Migrant crisis: Hundreds cross from Greece into Macedonia
Hundreds of migrants have crossed from Greece into Macedonia after finding a way through the border fence.
Macedonian police are detaining them, saying they will be returned to Greece.
Earlier, some 1,000 migrants, including children, left their sprawling camp in the Greek village of Idomeni and crossed a river near the border.
About 14,000 people, many from Syria or Iraq, have been stranded at the camp, where conditions have deteriorated following days of rain.
Macedonia last week said it would no longer let any migrants in, blocking the so-called Balkan route north.
In other developments on Monday:
- Macedonian police say two men and one woman found drowned in the Suva river on Monday were migrants trying to enter the country from Greece
- The UN refugee agency (UNHCR) says 19 migrants have been placed in a shelter in Macedonia and three in hospital after crossing the river, AP reports
'Return of chaos'
The migrants - many carrying all their belongings - were seen walking in a long snaking line along a hilly road on Monday. The group included a number of children.
When they reached the river, they passed a rope across it and formed a "human chain" to help each other to get to the other side.
The migrants said they were trying to find a gap in the barbed-wire fence on the border.
"We hope we can cross because we are a lot of people. Our number is big now," 24-year-old Syrian migrant Aziz told AP.
"We don't want to stay here [Idomeni] in that camp, because we are tired of being there," he added.
Hundreds of migrants later found a gap near the Greek village of Hamilo and crossed into Macedonia.
Macedonian police and soldiers then detained the migrants, putting them in army trucks.
"We are taking measures to return the group to Greece," a Macedonian police spokeswoman was quoted as saying by Reuters.
At least 20 journalists who followed the migrants were also detained, reports say.
Meanwhile, Greek police officer Panos Tenos told the BBC the migrants had been informed during their march that "crossing illegally is a dead end since the borders to reach Central Europe are closed".
"Police forces followed the refugees from Idomeni to Hamilo, and when they tried to block them peacefully the crowd dispersed and it was impossible to stop them," he added.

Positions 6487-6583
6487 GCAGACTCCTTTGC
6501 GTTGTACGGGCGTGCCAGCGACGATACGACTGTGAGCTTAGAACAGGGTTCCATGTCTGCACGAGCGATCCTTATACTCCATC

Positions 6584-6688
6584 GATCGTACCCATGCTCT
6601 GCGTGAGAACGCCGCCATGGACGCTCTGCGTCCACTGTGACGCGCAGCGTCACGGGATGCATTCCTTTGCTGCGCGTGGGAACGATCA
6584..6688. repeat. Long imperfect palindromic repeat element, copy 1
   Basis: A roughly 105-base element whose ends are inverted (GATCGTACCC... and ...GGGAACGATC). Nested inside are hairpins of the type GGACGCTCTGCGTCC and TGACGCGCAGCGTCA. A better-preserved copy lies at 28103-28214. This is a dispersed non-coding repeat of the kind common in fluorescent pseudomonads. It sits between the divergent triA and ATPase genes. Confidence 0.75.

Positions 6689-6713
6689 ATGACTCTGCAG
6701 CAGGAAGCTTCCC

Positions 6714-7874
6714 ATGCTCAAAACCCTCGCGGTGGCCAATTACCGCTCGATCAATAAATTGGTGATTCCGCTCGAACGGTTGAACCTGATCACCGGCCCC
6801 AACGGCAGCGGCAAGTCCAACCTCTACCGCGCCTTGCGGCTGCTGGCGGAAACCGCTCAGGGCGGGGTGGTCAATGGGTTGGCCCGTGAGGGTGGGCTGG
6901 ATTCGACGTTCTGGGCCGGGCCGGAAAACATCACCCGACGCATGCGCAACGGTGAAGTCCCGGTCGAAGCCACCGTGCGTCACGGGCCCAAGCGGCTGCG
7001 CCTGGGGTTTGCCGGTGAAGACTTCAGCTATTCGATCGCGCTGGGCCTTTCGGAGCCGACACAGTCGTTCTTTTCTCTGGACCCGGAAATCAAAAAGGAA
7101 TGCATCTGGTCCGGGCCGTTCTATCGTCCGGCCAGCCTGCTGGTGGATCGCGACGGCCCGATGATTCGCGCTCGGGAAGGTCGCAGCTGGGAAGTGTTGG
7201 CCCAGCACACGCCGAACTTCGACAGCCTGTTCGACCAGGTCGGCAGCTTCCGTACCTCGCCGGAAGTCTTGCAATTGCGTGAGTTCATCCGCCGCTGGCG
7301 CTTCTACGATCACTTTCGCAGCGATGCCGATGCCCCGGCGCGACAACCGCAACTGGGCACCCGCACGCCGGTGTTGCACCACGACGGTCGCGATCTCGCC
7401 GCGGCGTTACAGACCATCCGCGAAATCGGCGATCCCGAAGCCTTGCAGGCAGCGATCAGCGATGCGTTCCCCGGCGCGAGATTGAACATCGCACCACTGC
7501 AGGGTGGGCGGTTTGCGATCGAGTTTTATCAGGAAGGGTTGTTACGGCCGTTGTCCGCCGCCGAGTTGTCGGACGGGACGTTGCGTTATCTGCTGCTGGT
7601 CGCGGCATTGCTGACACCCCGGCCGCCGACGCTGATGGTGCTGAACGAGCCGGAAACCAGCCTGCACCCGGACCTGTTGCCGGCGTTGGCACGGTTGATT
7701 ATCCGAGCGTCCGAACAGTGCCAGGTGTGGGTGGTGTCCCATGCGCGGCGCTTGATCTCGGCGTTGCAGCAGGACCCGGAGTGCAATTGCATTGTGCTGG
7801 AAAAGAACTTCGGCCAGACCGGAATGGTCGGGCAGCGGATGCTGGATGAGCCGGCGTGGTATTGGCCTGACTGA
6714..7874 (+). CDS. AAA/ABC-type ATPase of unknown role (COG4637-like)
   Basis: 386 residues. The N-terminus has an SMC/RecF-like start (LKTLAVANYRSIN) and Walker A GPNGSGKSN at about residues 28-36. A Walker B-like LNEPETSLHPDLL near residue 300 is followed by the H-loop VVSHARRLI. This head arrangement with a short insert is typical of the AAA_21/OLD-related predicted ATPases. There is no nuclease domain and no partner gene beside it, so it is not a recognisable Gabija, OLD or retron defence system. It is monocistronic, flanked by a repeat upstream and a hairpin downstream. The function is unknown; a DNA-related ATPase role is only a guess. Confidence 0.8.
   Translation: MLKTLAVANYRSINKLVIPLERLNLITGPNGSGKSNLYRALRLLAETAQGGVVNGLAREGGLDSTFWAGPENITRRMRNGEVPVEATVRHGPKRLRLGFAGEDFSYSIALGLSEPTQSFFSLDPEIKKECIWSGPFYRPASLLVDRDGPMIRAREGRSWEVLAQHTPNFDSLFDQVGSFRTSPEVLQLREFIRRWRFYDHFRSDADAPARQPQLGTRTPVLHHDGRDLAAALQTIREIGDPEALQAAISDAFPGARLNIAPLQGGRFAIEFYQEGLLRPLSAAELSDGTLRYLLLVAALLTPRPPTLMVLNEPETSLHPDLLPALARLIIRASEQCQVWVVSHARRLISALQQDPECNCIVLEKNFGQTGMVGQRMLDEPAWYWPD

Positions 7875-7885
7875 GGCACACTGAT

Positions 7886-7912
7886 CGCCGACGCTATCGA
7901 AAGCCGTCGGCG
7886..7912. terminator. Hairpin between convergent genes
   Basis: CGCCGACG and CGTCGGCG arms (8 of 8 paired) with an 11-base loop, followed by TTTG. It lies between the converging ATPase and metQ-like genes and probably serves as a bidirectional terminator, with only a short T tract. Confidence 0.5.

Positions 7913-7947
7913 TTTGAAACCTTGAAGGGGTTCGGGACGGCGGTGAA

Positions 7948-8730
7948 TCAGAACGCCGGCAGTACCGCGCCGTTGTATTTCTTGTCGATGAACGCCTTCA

Local UNHCR representative Babur Baloch told the BBC: "What we are seeing is a return of chaos whenever there's a unilateral decision to close the borders, when there's no co-ordination, when countries in Europe don't coordinate and don't share responsibility, then we see more misery for refugees."
"And that's exactly what we're going through in Greece today. We see more and more people arriving here. There's no way out, Greece is struggling, it needs support from the EU," he added.
Last week, the EU and Turkey set out a plan to ease Europe's biggest refugee crisis since World War Two.
Under the plan, still to be finalised, all migrants arriving in Greece from Turkey would be sent back. For each Syrian returned, a Syrian in Turkey would be resettled in the EU.
Hundreds of thousands of migrants have travelled through Macedonia over the past year, heading north.
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What is in the EU-Turkey proposal?
The EU leaders said "bold moves" were needed, and made the following proposals:
- All new irregular migrants crossing from Turkey to Greece will be returned to Turkey. Irregular migrants means all those outside normal transit procedures, ie without documentation
- In exchange for every returned Syrian, one Syrian from Turkey will be resettled in the EU
- Plans to ease access to the EU for Turkish citizens will be speeded up, with a view to allowing visa-free travel by June
- EU payment of €3bn ($3.3bn; £2.2bn) promised in October will be speeded up, with the possibility of further aid to help Turkey deal with the crisis. Turkey reportedly asked for the sum to be doubled
- Preparations will be made for opening new chapters in talks on EU membership for Turkey
A note on terminology: The BBC uses the term migrant to refer to all people on the move who have yet to complete the legal process of claiming asylum. This group includes people fleeing war-torn countries such as Syria, who are likely to be granted refugee status, as well as people who are seeking jobs and better lives, who governments are likely to rule are economic migrants.